New IPR law proposed in Spain
The Spanish government has issued a press release announcing a new draft Intellectual Property law. The law aims to adopt the existing copyright and intellectual property rights to the context of IT and implement the European Copyright Directive (2001/29/EC).
The main changes are:
1. The right to “interactive disposition” which regulates the way authors offer their works on the Internet.
2. Libraries can present their contents in telematic media as long as they remain within a closed intranet.
3. Quotes of both text and audiovisual material are allowed as long as its main use is teaching/ research. It is legal to quote press and journals as long as there are no economic benefits from such quotes. If the quote serves a commercial purpose, previous authorisation from the owner is necessary.
4. A new private copy regulation is designed to harmonise the rights of authors, distributors and users. The right to make a private copy is specifically acknowledged. To compensate for private (digital) copies, the Spanish government plans to create a new process to compensate for the economic impact. Within five months after the law is approved, all implied market sectors must reach an understanding about the type of economic compensation for every piece of sold equipment or information bearer suitable for digital copies. The agreement will be renewed every two years. The draft law specifically excludes hard disks and equivalents, DSL connections, as well as any other medium that doesn’t have as its main goal to make copies.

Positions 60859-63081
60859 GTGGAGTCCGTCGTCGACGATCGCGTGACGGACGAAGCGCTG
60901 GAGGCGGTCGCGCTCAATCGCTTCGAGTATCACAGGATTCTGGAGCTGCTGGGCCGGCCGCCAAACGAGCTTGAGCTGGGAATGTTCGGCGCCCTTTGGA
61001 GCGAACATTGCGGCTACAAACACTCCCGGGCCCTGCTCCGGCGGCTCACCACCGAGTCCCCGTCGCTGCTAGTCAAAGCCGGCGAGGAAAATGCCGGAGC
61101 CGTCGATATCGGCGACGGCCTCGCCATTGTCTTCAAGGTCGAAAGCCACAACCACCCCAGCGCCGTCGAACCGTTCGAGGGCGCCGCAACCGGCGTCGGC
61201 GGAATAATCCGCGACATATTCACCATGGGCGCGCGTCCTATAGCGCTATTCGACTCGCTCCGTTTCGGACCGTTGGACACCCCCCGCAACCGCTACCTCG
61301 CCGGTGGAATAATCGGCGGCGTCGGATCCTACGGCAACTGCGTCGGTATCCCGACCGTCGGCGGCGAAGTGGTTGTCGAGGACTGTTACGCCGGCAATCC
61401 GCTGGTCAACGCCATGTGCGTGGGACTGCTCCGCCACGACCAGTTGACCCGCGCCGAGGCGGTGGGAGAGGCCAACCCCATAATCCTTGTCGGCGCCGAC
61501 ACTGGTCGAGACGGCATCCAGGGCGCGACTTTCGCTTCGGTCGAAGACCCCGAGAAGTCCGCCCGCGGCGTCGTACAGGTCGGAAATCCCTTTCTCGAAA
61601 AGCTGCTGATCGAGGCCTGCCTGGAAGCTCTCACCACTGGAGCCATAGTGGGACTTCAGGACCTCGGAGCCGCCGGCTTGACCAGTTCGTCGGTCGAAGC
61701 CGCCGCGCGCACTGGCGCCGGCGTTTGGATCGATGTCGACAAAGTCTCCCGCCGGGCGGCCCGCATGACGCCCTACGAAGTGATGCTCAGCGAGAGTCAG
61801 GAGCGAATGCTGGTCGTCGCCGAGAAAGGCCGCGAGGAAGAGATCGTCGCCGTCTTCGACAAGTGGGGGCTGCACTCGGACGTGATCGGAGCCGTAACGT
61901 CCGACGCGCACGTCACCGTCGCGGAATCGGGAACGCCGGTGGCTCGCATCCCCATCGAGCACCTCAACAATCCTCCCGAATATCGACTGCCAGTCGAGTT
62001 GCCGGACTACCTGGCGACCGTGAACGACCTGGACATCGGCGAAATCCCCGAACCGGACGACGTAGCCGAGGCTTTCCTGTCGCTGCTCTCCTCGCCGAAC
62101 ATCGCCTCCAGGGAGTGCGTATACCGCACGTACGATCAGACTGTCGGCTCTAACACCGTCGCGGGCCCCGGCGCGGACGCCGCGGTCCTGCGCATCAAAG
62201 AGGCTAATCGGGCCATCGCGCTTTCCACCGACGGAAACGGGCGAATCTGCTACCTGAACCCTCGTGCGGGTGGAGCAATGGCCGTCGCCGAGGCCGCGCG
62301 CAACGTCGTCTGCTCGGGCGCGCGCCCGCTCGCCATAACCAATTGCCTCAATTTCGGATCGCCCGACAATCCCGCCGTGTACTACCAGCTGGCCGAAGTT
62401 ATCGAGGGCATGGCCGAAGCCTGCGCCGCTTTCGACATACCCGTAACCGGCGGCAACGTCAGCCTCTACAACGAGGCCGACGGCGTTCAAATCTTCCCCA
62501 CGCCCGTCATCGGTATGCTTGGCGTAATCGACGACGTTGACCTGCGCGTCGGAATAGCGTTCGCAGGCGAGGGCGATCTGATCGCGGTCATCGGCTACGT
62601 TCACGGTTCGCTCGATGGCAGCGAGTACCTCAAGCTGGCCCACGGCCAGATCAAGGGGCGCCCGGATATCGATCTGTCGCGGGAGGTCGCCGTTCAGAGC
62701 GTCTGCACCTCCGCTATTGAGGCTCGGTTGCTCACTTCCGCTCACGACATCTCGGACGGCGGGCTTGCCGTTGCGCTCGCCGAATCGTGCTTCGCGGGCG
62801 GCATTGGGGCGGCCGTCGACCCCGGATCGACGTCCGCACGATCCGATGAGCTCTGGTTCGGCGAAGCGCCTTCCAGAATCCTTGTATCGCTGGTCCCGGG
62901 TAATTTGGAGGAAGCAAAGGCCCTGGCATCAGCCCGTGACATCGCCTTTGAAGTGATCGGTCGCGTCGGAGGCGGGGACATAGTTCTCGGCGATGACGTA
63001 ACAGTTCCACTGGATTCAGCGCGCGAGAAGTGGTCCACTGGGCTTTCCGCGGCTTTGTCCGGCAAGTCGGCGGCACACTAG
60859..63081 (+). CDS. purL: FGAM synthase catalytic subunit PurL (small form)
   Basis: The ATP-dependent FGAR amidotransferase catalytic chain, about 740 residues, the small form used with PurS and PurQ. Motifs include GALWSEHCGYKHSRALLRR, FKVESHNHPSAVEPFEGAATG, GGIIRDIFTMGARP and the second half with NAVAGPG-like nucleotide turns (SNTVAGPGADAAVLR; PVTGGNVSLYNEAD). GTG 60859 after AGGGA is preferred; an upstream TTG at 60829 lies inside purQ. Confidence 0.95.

5. The law creates a legal context for digital rights management (DRM). Spain has chosen for penal sanctions on circumvention. It also turns into a crime to publish about the very existence of systems to elude copyright protection. The press release however promises some extra measures in order to assure that DRM won’t collide with basic user rights.
So far, consumer organisations and cyberactivists are not very happy with the draft law. It doesn’t address the problem of the levy on blank CDs. Organisations like Internautas have argued for a long time that many CDs are very commonly used to make back-ups of data. There is also a clear tension between allowing private copies and legally protecting DRM at the same time. The announcement of possible extra measures does not specify how this tension will be addressed in practice.
Press release (in Spanish, 22.07.2005)
(Contribution by David Casacuberta, EDRI-member CPSR-Spain)